Purdue then bafflingly failed to advance the ball up the court to take a final shot in regulation, neglected its future NBA big man (A.J. Hammons) for two overtimes and had an atrocious final possession when they still had a shot at snatching a victory in the final seconds.
3. (2) Villanova 64, (1) Kansas 59 (South, Elite 8)
It wasn't quite as aesthetically pleasing a regional final showdown as we'd all hoped for, but the intensity and the competitive finish were both certainly there. There was even a controversial call in the game's closing seconds for good measure.
4. (3) Texas A&M 92, (11) Northern Iowa 88 (2 OT) (West, Second Round)
It's now been almost two weeks since this went down, and I still have no idea how it happened.
This is unreal... https://t.co/zorqJu083X— HoopMixtape (@HoopMixOnly) March 21, 2016
Rodger Sherman has a terrific misstep by misstep look at Northern Iowa's final half-minute of regulation, but the brutal reality is that the Panthers did something that no other team in the history of college basketball had done before.
So what happened to UNI had literally never happened in the entire history of college basketball. Incredible. https://t.co/SDR1JPzlBu— Gary Parrish (@GaryParrishCBS) March 21, 2016
Here it is. 99.99%. This is an all-time sports collapse. Bar none. pic.twitter.com/A3f1iUlkXW— numberFire (@numberFire) March 21, 2016
Texas A&M certainly deserves its fair share of credit for the comeback -- the Aggies made six field goals in the final 34 seconds of regulation, the same number they made in the entire first half -- but fairly or unfairly, this is always going to be associated most directly with Northern Iowa. The failed inbounds attempts, the unwise and poorly executed attempts at throwing the ball off opponents, the strange decision to just completely stop playing defense; that reel is going to be brought up and played every time some team is even threatening to pull off a similar miracle in March.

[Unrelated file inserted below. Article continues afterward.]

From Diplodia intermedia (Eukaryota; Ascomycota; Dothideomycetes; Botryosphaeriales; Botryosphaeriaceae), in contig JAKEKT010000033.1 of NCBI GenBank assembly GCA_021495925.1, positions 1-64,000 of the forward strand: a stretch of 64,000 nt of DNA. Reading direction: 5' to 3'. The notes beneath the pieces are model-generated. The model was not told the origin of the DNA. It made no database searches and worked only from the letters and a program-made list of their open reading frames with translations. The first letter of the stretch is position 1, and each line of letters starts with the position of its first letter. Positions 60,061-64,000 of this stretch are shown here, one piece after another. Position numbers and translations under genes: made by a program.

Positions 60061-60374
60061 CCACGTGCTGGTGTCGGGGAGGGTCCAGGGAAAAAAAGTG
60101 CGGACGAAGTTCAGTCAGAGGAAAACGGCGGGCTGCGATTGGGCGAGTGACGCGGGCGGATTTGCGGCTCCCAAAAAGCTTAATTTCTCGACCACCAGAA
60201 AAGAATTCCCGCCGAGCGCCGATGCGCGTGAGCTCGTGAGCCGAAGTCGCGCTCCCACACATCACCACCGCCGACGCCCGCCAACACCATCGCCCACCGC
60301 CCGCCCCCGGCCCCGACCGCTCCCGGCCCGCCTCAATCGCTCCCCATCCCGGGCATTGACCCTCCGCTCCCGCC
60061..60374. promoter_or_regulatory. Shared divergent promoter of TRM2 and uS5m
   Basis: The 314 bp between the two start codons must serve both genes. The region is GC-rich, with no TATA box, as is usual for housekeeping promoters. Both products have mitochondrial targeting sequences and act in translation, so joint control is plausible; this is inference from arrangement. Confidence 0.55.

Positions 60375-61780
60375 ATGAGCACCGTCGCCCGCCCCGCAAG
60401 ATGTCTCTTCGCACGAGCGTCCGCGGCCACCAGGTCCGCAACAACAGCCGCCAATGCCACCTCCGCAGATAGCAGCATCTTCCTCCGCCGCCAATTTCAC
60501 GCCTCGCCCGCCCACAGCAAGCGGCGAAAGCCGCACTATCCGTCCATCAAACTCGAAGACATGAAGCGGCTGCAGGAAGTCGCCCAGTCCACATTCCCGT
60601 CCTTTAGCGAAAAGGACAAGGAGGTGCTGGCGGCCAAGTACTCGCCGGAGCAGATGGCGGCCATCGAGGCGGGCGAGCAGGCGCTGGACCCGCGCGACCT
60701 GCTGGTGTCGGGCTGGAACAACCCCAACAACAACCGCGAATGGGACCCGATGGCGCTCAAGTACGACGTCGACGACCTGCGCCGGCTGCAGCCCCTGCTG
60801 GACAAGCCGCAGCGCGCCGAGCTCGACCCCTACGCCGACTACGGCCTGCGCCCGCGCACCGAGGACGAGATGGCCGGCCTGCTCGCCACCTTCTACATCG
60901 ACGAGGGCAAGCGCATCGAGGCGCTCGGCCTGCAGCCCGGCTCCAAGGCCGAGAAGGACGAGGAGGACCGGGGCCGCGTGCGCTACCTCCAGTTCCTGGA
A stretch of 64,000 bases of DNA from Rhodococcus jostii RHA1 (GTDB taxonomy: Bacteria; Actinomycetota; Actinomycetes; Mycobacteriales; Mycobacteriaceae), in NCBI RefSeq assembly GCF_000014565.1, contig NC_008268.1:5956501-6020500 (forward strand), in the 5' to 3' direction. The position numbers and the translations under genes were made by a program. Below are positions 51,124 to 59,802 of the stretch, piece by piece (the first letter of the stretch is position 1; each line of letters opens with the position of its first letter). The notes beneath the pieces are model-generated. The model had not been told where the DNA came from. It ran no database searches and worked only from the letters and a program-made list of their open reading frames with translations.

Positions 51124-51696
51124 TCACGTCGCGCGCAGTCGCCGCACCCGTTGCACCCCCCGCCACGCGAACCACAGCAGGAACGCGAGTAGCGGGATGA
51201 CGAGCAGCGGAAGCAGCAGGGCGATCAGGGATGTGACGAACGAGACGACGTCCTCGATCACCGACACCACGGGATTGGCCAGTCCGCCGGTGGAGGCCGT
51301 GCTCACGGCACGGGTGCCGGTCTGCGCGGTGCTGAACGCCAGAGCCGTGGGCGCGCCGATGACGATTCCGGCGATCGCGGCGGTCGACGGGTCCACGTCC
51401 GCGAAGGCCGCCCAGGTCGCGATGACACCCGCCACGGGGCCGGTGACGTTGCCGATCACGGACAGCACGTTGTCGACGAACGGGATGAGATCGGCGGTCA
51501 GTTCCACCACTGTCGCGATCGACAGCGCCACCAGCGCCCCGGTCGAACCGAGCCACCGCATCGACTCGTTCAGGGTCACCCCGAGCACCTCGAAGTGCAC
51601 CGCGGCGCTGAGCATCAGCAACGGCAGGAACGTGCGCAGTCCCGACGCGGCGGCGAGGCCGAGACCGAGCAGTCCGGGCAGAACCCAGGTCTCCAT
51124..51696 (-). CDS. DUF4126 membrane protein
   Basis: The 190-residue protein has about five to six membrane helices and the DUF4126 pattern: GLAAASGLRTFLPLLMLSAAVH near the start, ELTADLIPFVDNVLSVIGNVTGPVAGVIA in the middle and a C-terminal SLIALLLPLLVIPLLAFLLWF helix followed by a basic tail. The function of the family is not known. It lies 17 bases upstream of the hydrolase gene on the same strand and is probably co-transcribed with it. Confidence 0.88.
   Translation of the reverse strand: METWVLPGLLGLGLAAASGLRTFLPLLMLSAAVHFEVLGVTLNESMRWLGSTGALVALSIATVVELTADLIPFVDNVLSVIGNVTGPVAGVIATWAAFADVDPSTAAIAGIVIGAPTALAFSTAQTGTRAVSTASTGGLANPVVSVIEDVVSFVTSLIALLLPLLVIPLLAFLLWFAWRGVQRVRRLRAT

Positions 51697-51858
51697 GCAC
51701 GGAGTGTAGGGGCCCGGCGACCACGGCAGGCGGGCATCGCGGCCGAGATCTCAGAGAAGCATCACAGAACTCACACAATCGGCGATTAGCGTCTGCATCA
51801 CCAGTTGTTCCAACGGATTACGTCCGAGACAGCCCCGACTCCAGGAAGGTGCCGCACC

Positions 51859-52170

What is destined to be forgotten in all of this is that UNI pulled itself together and had a great chance at winning in the first overtime. When that didn't happen, and when two senior starters fouled out, the writing was on the wall in the second extra frame. Not that anyone will remember. How could they?
5. (6) Notre Dame 76, (14) Stephen F. Austin (75) (East, Second Round)
Stephen F. Austin, which entered the second round of the tournament with the nation's longest winning streak at 21 games, shot 51.5 percent from the field, assisted on 19-of-29 made field goals, committed a season-low six turnovers and still lost for the first time since Dec. 29. That's because their opponents shot 55.6 percent, scored the game's final six points and made this tip-in with 1.4 seconds to go.
That was the only bucket of the game for Notre Dame freshman Rex Pflueger, who is averaging 2.5 ppg and hadn't made a field goal in a game since the Fighting Irish's regular season finale against NC State on March 5.
The brutal defeat ended the Cinderella run of Stephen F. Austin, which has gone 59-1 in Southland Conference play over the past three seasons. It also left Lumberjack coach Brad Underwood one victory shy of breaking Brad Stevens' Division-I record for the most victories by a head coach in the first three seasons of his career.
The Three Best Storylines
1. The first Friday
I'll say it: The first Friday of the 2016 tournament was the best day of first-round NCAA Tournament basketball ever. You might immediately want to chalk that statement up as hyperbole or the product of a recency bias, but here's my evidence in support of it: